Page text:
14. Monetary and financial policies are interrelated and often mutually reinforcing, with the health of the financial system affecting the conduct of monetary policy and vice versa. However, the institutional arrangements for these two types of policies differ considerably, particularly with regard to their roles, responsibilities, and objectives and their policy formulation and implementation processes. To take account of this, the Code is separated into two parts: good transparency practices for monetary policy by central banks; and good transparency practices for financial policies by financial agencies. The basic elements of transparency for both policies are, however, similar. It should be recognized that not all transparency practices are equally applicable to all financial agencies, and the transparency objectives among different financial sectors vary. For some, the emphasis is on market efficiency considerations, for others the focus is on market and systemic stability, while for others the principalconsideration is client-asset protection.
15. The operation of a country's payment system affects the conduct of monetary policies and the functioning of the financial system, and the design of payment systems has implications for systemic stability. The institutional structures of the payment system, however, are often significantly more complex than for monetary and other financial policies, and differ considerably across countries. In many instances, the operation of a country's payment system is split between the public and private sectors, including self-regulatory bodies. Nevertheless, most of the transparency practices listed in the Code for financial agencies are applicable for the roles and functions of central banks or other relevant public agencies exercising responsibility for overseeing the nation's payment systems. The coverage of transparency practices for financial policies in the Code includes those for the operation of systemically important components of the nation's payment system, and, where appropriate, makes allowance for the special nature of the payment system's operations (e.g., 5.3).
16. The Code is of sufficient breadth to span and be applied to a wide range of monetary and financial frameworks, and thus to the full range of the Fund membership. Elements of the Code are drawn from a review of good transparency practices used in a number of countries and discussed in the professional literature. The Code thus represents a distillation of concepts and practices that are already in use and for which there is a record of experience. The manner in which transparency is applied and achieved, however, may differ, reflecting different institutional arrangements with respect to monetary and financial policies and legal traditions. The good transparency practices contained in the Code will, therefore, have to be implemented flexibly and over time to take account of a country's particular circumstances. A number of Fund members currently lack sufficient resources and the institutional capacity to implement all of the good transparency practices listed in the Code. These practices are included in the Code in the anticipation that countries would aspire over time to introduce such good practices.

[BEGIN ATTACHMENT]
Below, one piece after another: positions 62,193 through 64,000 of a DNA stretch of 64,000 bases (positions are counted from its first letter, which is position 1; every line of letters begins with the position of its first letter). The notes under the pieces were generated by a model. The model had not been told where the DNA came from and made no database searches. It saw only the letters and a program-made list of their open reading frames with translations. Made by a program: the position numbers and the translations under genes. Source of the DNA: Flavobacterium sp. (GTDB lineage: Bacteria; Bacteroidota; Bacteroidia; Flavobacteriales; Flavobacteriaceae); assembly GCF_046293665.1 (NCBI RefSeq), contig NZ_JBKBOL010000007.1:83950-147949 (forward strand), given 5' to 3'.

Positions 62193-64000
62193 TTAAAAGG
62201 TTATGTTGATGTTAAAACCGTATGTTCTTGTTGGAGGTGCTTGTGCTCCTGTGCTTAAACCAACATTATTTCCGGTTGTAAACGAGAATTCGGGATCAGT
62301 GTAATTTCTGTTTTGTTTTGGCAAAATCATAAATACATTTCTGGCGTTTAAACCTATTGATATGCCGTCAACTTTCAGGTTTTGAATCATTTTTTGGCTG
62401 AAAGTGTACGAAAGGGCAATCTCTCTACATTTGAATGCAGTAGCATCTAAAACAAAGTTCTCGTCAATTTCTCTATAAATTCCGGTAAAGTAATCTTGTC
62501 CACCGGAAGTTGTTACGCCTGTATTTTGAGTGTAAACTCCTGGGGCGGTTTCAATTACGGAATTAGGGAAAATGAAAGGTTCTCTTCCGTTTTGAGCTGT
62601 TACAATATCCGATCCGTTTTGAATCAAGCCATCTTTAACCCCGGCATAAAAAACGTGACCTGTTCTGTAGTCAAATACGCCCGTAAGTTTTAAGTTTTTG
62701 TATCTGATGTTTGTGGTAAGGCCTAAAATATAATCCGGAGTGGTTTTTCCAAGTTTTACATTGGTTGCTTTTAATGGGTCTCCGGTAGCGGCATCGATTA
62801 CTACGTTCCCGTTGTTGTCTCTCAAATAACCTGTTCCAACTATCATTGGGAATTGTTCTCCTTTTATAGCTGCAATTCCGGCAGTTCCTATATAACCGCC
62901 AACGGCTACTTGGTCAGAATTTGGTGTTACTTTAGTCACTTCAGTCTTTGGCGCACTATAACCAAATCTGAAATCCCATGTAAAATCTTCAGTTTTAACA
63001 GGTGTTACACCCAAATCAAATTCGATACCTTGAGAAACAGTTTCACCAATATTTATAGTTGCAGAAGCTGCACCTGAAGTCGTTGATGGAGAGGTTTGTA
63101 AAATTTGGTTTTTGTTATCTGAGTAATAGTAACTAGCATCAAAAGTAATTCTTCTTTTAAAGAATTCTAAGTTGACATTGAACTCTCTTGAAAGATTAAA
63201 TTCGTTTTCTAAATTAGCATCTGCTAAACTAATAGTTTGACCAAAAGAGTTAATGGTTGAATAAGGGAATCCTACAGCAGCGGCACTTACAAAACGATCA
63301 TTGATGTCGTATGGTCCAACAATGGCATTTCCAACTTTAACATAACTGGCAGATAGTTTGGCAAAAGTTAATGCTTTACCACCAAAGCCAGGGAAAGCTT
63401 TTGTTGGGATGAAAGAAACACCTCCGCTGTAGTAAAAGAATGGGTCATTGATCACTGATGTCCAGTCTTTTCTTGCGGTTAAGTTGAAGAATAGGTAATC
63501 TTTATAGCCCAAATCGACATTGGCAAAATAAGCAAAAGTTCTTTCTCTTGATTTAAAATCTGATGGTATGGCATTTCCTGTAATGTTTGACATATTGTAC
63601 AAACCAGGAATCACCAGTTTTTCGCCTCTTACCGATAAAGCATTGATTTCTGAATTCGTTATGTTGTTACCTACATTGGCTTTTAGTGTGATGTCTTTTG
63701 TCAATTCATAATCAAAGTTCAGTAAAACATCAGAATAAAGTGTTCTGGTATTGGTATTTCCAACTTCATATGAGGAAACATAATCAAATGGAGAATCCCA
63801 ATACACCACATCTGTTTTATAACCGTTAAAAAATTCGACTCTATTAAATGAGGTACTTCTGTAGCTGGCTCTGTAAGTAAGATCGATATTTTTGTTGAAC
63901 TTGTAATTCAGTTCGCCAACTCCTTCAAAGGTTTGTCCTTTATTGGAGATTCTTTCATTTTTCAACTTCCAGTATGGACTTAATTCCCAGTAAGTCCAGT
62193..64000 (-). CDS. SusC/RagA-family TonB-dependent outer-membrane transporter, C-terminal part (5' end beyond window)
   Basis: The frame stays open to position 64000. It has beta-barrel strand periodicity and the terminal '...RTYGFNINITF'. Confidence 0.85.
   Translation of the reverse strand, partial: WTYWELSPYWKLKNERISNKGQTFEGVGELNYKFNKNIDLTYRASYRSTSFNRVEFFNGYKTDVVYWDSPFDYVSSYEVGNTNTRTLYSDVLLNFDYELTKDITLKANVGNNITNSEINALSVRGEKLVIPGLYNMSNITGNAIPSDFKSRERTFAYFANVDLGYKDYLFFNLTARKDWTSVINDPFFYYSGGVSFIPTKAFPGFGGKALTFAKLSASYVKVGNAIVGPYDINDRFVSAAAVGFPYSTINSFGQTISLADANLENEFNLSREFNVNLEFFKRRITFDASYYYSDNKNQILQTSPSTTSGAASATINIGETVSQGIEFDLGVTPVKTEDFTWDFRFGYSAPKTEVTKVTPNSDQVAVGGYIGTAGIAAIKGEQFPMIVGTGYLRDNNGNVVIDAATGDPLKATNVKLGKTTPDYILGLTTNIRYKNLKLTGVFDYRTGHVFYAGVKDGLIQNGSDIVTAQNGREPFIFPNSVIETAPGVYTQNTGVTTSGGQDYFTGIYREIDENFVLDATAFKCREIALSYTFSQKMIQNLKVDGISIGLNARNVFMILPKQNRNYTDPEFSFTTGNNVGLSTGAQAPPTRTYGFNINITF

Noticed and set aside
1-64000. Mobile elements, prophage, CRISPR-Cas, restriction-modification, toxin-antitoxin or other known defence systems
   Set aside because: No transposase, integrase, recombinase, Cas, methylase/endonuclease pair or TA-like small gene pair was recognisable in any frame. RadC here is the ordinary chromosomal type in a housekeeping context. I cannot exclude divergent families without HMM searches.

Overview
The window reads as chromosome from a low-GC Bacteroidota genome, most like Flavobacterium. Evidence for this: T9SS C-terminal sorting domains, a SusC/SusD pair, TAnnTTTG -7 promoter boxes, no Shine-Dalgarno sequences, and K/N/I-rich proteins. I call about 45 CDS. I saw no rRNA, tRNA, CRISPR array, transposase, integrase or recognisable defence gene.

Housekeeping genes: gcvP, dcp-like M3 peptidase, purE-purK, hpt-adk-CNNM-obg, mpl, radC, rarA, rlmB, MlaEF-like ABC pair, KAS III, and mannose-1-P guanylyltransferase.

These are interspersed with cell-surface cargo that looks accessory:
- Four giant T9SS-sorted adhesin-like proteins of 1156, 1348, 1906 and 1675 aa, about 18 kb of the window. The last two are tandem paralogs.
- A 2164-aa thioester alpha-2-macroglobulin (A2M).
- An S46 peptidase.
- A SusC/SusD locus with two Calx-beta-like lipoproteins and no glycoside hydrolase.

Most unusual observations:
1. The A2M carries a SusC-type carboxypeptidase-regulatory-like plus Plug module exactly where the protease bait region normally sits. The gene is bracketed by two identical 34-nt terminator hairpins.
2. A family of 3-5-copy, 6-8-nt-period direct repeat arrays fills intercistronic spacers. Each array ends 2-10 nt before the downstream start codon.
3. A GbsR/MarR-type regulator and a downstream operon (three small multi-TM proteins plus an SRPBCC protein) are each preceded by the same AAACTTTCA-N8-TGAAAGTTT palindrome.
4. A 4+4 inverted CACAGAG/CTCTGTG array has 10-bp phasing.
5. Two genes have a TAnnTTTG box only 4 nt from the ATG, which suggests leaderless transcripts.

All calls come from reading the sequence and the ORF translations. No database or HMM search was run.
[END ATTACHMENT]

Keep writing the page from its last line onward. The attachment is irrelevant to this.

GOOD TRANSPARENCY PRACTICES FOR MONETARY POLICY BY CENTRAL BANKS
To facilitate presentation, certain general terms are used to capture different institutional arrangements in a summary fashion. The following descriptive definitions are used in the Code.
The institutional arrangements for assigning responsibility for the conduct of a country's monetary policy differ among the Fund's membership. For most Fund members, this responsibility is assigned to the central bank or to a system of constituent national central banks in a multinational central bank arrangement. There are a number of countries, however, where this role is designated to a "monetary authority" or to a "currency board." To facilitate presentation, the term "central bank" in the Code refers to the institution responsible for conducting monetary policy, which may or may not be a central bank.